The 3 Components of a System + Why They Matter

This article is an excerpt from the Shortform summary of "Thinking in Systems" by Donella H. Meadows. Shortform has the world's best summaries of books you should be reading.

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What are the components of a system? What does a system need to ensure that it works properly?

The components of a system are an important part of why it’s able to work. Without these components, a system will likely fail.

Read more about the components of a system and why they matter.

Components of a System

Let’s go deeper into understanding the three components of a system.

Elements

Elements are usually the most noticeable. They are the things that make up the system. The football team consists of players, coaches, and a ball. If you zoom out a bit further and define a larger system, the elements can also include the football fans, the city the team resides in, the staff that supports the team, and so on.

Elements don’t need to be tangible things. The system components of a football team also consists of intangibles like the pride that fans have for their team, the reputation of players in the league, or the motivation to practice.

You can define an endless number of elements in any system. Before you go too deep down this rabbit hole, start looking for the interconnections between elements.

Interconnections

Interconnections are how the elements relate to each other. These interconnections can be physical in nature. Take the football team again:

  • The players line up in a particular formation, with specific roles in specific places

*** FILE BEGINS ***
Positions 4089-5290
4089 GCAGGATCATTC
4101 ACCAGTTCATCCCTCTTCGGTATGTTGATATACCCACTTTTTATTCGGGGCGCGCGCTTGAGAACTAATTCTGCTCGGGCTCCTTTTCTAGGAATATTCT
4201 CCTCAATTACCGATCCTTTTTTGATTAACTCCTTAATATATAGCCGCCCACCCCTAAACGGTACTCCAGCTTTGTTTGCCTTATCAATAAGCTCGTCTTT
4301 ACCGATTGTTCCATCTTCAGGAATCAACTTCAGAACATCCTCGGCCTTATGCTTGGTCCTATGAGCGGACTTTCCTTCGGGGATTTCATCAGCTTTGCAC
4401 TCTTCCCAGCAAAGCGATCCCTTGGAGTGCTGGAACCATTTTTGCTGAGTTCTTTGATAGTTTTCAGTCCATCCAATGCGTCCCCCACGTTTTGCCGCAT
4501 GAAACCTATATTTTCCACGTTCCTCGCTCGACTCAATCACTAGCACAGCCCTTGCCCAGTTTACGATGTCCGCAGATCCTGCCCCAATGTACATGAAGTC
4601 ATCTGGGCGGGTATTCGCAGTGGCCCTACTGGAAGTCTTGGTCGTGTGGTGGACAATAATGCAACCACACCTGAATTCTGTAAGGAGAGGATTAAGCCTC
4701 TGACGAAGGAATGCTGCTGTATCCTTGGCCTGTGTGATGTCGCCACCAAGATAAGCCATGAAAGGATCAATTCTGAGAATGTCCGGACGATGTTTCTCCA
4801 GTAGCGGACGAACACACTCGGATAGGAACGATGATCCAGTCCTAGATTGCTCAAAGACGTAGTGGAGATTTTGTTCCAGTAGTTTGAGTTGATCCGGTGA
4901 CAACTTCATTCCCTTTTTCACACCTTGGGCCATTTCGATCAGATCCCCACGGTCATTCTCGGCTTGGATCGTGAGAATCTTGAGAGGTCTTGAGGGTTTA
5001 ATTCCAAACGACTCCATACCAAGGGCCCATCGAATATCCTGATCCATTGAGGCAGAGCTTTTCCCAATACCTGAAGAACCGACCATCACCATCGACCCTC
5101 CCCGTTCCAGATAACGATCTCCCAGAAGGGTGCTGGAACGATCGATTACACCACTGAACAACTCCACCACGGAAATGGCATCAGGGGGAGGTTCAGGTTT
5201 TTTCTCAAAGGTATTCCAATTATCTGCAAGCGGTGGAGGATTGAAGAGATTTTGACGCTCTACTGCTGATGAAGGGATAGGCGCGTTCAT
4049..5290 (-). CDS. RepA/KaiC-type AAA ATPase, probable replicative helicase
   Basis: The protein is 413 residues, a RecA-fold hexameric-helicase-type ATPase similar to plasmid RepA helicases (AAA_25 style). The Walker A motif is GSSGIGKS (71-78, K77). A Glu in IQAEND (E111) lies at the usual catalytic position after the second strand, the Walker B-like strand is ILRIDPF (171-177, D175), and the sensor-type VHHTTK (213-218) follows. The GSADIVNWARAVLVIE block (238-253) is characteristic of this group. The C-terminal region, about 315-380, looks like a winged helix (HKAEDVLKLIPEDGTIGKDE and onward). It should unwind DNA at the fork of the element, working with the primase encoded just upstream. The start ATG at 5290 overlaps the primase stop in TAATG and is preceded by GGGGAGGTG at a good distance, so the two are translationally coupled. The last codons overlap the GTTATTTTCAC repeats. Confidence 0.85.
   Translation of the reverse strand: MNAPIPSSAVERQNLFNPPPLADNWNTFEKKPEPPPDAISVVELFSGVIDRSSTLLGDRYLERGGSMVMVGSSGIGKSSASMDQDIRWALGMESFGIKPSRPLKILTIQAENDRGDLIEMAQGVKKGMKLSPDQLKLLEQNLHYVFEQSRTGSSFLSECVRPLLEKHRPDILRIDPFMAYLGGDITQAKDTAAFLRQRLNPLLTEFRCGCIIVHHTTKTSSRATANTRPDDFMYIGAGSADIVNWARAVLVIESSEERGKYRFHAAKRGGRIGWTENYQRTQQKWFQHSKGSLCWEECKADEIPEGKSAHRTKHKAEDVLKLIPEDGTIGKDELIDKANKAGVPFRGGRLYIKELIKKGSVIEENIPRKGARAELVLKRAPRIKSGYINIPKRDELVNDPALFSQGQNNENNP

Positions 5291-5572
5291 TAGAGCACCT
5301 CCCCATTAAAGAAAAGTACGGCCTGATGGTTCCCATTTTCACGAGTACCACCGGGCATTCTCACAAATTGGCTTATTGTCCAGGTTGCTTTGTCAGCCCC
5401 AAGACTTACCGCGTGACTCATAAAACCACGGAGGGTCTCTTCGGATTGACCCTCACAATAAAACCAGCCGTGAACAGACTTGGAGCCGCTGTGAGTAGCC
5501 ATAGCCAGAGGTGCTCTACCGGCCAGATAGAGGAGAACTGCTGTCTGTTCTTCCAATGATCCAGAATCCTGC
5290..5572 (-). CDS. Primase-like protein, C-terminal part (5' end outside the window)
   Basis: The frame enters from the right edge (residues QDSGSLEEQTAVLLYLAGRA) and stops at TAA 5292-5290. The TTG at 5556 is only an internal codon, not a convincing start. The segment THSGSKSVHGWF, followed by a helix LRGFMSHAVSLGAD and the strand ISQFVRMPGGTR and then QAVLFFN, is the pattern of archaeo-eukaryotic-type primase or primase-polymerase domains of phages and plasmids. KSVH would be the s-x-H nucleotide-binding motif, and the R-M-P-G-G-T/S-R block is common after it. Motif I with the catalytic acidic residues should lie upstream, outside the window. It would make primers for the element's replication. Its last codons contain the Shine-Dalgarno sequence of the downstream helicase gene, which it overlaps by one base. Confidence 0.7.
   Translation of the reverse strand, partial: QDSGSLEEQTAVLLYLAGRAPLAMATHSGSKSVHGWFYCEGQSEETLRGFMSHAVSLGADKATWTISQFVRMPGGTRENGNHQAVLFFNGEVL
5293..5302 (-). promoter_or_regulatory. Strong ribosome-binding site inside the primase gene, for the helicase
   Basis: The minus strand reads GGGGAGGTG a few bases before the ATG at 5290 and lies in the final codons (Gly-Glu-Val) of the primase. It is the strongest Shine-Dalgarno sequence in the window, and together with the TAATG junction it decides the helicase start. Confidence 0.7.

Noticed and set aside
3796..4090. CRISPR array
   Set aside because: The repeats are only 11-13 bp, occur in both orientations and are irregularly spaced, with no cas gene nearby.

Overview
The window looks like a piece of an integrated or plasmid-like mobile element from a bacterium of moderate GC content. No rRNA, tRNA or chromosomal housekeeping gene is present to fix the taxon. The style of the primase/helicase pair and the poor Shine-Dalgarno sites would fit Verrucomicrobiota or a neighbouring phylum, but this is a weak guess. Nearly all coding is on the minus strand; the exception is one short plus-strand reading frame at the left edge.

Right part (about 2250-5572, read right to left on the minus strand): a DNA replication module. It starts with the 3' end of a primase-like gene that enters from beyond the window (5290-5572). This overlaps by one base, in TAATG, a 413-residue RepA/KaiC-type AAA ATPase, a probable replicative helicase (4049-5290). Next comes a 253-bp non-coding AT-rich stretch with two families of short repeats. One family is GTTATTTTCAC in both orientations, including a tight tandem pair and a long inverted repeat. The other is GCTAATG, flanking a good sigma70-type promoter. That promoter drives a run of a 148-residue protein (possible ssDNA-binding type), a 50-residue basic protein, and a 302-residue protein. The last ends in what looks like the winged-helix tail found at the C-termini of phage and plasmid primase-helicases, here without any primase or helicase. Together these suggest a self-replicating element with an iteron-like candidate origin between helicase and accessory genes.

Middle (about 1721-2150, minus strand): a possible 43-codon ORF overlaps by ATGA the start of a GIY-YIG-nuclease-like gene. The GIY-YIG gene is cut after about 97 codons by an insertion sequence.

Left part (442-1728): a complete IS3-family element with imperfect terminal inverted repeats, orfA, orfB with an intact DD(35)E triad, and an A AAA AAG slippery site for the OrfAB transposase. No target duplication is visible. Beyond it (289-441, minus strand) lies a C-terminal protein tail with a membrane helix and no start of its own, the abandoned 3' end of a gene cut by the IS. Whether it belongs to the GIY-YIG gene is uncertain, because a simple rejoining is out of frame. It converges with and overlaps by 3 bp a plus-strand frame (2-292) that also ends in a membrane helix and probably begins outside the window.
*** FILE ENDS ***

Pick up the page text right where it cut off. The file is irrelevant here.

• The individual players pass the football to each other
  • The players maneuver themselves against and around the opposing teams’ players
  • The team’s fans surround the players in a circular arena to watch the game

Interconnections can also be intangible, often through the flow of information.

  • During a game, the coach receives information from the field, then decides on a strategy and communicates that strategy to the quarterback
  • A television broadcaster communicates the information about the game to an audience nationwide
  • Outside of games, the training staff uses information from the game to decide how to develop the players
  • A player receives information from his agent about openings at other teams

The information interconnections may be harder to see at first, but they’re often vital to how the system operates.

Purpose

The purpose or function is what the system achieves.

Of the three elements, the purpose is often the hardest to discern. It’s not often made explicit, such as in the case of a tree. 

The best way to figure out a system’s purpose is to see what it actually does. The way a system behaves and its result is a reflection of the system’s purpose.

  • A football team’s purpose is often to win games. But looking at its performance of individual players, you might find that their purpose is to make more money or attract attention.
  • A national government may communicate that its purpose is to take care of the poor and reduce inequality, but if it makes little effort toward this goal, it’s not actually a function of the system or the system components.